It was Fund For Teachers that helped him fulfill his passion for integrating real-world learning in a public school setting. His 2014 fellowship allowed Dr. Strand to earn his Open Water Diver scuba certification, fly to Key Largo, and volunteer with the Coral Restoration Foundation, a marine conservation nonprofit at the leading edge of restoration science. Using all he had learned, he worked side-by-side with marine biologists, outplanting healthy coral fragments on threatened reefs. There, on the bottom of the ocean, his hands busy attaching coral to the reef substrate, he thought to himself, I wonder if I can design a program where kids can have this same incredible experience? It was at that moment that the seeds of the Colorado Coralition were sown.

Dr. Strand's first coral restoration dives in Key Largo, Florida.

The Colorado Coralition

Real-world projects such as the Coralition require innovative thinking about how learning experiences are structured in schools. To support in-depth learning opportunities beyond the classroom, Polaris schedules three project weeks, called “Intensive Weeks”, throughout the school year. During Intensives, regular coursework is suspended. Students in 6th - 12th grade sign up for field-based projects that highlight science and technology, the arts, service learning, adventure programming, and/or career exploration.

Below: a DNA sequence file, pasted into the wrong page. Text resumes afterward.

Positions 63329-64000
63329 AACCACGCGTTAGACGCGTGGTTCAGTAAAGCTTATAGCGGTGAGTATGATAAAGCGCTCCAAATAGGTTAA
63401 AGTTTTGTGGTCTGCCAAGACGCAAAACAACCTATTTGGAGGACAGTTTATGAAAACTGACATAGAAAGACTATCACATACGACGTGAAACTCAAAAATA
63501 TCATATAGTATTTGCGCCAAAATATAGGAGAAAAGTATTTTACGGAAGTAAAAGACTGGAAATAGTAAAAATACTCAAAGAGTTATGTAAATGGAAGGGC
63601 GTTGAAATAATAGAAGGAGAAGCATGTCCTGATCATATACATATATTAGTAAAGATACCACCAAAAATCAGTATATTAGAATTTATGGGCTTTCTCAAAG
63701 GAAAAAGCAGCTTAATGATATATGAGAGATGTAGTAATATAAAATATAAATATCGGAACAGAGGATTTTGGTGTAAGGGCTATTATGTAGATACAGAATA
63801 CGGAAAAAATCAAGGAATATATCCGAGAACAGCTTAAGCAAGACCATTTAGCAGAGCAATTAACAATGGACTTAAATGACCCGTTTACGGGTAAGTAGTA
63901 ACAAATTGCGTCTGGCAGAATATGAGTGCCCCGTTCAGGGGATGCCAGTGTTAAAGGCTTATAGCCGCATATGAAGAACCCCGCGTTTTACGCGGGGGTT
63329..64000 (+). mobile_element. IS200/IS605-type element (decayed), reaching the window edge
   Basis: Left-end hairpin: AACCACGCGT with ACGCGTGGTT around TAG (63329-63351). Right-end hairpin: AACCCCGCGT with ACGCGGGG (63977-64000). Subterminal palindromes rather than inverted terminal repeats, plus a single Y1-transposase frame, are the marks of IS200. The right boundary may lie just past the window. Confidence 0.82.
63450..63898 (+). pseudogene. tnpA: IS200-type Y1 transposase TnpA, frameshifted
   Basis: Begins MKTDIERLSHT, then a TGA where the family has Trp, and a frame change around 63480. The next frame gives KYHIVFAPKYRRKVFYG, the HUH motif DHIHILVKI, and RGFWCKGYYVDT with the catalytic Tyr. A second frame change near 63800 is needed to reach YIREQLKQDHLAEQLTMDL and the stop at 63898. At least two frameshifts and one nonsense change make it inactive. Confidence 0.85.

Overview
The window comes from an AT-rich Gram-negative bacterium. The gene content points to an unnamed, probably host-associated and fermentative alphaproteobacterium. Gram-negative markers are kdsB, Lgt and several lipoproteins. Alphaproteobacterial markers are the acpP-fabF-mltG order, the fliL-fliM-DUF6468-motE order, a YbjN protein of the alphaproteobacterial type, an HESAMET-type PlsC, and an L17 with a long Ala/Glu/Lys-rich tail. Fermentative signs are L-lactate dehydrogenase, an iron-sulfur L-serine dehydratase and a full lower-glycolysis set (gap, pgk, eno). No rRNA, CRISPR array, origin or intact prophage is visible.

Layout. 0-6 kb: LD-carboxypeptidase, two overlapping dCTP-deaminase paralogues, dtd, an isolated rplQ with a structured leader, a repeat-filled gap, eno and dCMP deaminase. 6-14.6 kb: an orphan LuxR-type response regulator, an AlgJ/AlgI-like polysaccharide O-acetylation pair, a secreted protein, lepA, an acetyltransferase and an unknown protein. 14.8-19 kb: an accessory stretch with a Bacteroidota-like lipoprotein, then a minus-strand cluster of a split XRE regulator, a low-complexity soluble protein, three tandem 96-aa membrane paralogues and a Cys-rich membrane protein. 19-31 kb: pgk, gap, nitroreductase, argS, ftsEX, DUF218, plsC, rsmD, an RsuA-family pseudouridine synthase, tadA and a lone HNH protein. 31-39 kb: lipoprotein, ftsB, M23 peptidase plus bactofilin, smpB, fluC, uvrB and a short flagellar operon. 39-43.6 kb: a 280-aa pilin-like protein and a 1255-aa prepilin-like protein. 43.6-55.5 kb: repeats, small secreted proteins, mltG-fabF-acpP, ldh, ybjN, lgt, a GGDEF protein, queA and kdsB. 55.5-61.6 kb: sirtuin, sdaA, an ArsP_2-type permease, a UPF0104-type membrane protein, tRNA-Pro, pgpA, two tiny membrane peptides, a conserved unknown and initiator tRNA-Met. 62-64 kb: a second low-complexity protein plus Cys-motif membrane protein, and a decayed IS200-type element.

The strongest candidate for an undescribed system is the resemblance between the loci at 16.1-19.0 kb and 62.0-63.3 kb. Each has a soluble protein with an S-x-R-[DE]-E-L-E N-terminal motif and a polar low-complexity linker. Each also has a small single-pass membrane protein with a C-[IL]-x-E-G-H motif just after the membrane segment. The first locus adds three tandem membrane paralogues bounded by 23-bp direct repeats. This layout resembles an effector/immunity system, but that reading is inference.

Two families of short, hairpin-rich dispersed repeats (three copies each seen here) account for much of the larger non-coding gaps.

Songwriting Intensive students perform their original songs live on the air at local Fort Collins public radio station KRFC 88.9
Polaris students work with wildlife biologists to track Yellowstone wolves on a Wolf Reintroduction Adventure Trip

Despite this flexibility, training youth to participate in coral restoration efforts requires scuba certification from an accredited program, rigorous study and interaction with experts, and extensive fundraising for chartering commercial dive boats and travel. The Coralition therefore uses all three Intensive weeks to meet these needs: the first one involving scuba certification; the second focusing on service learning, fundraising, research, and public presentation; and the third involving a trip to Florida to help experts at the Coral Restoration Foundation plant healthy coral fragments on threatened reefs.

Scuba Certification

Once accepted into the Coralition, students immediately plunge into a week of intense studying. They know that at the end of the week, they must earn a 100% on a written test. These middle and high school students must demonstrate understanding of topics such as dive theory, safety protocols, equipment use, nonverbal communication signals, decompression sickness, and responsible diving techniques. Once they pass the classroom portion, they are ready to enter the pool.